·To promote conditions in society favourable to stable family life and the protection of 
·To help those whose family life has met with adversity
         Mothers' Union is firmly rooted in a voluntary ethos. Its governance, leadership, and
         programmes are driven by and undertaken through members around the world as they
         respond to God's call to faith and action.
·They believe in the value of each individual and their unique qualities 
·They believe in the value of relationships. Jesus said, "Love the Lord your God with all
         your heart and all your soul and all your mind. This is the first and greatest
         commandment. And the second is like it: Love your neighbour as yourself." 
·They believe in the value of the family in its many forms as a source of love and support
         for individuals and the basis for a caring community. (The above was adapted from the
         Mothers’ Union website)
As we celebrate Mothers Day 2010 let us support and show our appreciation for the work of the Mothers’ Union throughout the Diocese, which has been in existence here for over sixty years in Grenada, St. Vincent & the Grenadines and over fifty five years in St. Lucia. The Mothers’ Union has been a source of comfort, solace, fortitude, spiritual growth and nurture for many women throughout the world. I invite you to join the Mothers’ Union for I believe that you will receive, benefit from, and make an important contribution to, the Mother’s Union. In so doing ensure that we have good Mothers, Fathers and families. Thinking of being a member, kindly speak to your Parish Priest or Branch Leader at your Church.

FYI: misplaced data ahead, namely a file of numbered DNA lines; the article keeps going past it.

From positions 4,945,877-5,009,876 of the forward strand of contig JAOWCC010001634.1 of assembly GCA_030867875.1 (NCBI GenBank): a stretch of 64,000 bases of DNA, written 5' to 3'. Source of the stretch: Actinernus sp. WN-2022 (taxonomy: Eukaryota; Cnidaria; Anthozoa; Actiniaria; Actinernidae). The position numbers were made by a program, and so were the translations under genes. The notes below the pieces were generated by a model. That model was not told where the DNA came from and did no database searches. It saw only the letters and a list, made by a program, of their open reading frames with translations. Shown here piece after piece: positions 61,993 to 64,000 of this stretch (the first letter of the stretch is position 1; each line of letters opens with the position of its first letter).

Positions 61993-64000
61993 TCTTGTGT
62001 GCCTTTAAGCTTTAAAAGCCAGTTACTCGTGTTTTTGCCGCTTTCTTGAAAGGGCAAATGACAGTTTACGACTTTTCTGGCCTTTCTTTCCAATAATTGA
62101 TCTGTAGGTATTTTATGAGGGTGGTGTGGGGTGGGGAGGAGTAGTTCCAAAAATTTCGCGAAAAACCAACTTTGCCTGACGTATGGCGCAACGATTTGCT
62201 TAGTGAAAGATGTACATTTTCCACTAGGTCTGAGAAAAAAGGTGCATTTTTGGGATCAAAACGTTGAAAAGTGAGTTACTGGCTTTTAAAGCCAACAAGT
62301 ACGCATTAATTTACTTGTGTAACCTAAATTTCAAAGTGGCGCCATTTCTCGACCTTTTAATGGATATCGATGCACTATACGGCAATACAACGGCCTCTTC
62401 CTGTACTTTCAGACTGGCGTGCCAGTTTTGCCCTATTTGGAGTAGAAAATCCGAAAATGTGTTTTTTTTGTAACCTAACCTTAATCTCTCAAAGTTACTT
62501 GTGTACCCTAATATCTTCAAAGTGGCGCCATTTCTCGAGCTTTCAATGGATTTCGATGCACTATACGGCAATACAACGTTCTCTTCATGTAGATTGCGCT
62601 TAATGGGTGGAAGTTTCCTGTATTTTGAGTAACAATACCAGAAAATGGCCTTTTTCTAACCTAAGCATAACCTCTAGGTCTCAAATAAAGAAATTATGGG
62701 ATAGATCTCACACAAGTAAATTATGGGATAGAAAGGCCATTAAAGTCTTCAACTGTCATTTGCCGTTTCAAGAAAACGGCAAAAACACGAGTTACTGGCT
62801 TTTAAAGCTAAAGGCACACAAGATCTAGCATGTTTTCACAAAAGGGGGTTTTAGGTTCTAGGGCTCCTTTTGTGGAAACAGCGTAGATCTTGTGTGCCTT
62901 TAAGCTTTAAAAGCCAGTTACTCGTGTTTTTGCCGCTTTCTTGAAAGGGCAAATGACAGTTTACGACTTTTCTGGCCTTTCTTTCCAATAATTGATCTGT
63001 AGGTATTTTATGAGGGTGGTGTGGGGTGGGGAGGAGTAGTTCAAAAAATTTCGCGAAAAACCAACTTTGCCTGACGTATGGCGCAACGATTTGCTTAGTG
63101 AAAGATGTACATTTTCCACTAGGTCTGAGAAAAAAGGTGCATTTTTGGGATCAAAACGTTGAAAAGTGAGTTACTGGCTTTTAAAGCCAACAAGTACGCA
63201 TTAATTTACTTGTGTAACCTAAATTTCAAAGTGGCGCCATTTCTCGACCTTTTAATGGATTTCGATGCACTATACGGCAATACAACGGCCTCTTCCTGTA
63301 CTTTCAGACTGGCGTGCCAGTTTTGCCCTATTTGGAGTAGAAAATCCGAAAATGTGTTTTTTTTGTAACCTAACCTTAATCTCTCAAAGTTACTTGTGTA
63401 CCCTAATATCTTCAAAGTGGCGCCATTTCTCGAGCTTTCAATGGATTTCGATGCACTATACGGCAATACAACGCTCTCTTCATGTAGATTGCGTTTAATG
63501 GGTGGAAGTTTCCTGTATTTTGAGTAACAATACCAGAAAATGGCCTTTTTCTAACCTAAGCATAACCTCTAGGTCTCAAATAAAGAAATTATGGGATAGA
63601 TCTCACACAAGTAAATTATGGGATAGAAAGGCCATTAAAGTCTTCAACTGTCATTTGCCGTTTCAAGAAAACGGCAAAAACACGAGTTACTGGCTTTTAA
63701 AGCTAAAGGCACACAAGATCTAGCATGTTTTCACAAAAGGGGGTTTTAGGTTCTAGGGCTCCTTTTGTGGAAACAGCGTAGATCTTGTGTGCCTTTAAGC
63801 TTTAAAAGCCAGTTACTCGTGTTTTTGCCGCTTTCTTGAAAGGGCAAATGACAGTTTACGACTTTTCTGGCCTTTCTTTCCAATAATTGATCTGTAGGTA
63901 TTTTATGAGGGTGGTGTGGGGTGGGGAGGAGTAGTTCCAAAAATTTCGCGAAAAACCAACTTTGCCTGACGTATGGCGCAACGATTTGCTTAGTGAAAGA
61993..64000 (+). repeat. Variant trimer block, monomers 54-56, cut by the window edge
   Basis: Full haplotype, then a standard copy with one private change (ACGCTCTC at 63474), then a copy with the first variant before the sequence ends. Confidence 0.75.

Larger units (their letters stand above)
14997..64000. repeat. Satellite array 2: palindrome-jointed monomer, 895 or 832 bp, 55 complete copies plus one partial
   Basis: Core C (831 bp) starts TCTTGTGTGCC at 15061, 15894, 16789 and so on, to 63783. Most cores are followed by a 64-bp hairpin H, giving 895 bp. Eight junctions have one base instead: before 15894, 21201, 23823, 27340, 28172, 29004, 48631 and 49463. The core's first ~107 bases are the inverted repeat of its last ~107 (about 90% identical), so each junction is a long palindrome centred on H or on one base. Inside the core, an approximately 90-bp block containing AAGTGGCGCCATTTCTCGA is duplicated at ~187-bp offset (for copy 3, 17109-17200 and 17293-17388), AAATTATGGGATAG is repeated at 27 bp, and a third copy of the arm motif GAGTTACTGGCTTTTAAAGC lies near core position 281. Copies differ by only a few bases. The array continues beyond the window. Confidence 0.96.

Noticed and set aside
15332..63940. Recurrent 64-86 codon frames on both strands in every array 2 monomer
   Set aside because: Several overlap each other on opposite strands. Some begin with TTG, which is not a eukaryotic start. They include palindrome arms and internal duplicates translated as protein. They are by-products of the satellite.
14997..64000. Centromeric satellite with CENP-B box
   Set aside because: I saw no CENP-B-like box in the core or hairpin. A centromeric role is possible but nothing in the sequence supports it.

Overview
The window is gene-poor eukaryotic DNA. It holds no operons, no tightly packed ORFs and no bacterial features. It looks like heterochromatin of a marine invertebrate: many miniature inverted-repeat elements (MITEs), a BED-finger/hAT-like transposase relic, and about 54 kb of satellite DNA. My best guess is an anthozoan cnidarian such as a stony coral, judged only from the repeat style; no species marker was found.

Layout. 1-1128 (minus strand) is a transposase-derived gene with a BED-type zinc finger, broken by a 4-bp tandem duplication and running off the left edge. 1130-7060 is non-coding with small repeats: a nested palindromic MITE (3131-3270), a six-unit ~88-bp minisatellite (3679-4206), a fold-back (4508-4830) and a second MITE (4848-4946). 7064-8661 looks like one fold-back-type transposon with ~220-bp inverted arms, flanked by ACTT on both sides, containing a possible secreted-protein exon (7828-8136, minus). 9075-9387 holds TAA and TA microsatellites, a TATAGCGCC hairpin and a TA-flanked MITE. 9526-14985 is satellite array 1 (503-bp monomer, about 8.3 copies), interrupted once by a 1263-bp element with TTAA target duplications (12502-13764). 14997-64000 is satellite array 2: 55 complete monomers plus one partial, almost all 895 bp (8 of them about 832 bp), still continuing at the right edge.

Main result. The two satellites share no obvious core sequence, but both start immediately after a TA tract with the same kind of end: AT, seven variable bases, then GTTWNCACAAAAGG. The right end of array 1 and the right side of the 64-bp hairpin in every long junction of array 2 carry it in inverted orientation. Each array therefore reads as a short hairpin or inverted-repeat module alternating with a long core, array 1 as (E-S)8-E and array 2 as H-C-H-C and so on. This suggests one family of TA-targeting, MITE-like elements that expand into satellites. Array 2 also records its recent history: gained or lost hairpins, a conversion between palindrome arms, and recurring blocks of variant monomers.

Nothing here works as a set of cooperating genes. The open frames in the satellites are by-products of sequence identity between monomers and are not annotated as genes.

The Ascension

The ascension brings the earthly ministry of the Incarnate One to an end and ushers in the Christian Church. Jesus came to redeem the world, to reconcile us to God as St. Paul wrote. In the book of Genesis we learn that man and woman had a wonderful, relationship with God which was destroyed through disobedience the act of eating of the forbidden fruit, man and woman were now separated from God, that they no longer were eager to be in the presence of God with joy and enthusiasm, but they now hid themselves from Him.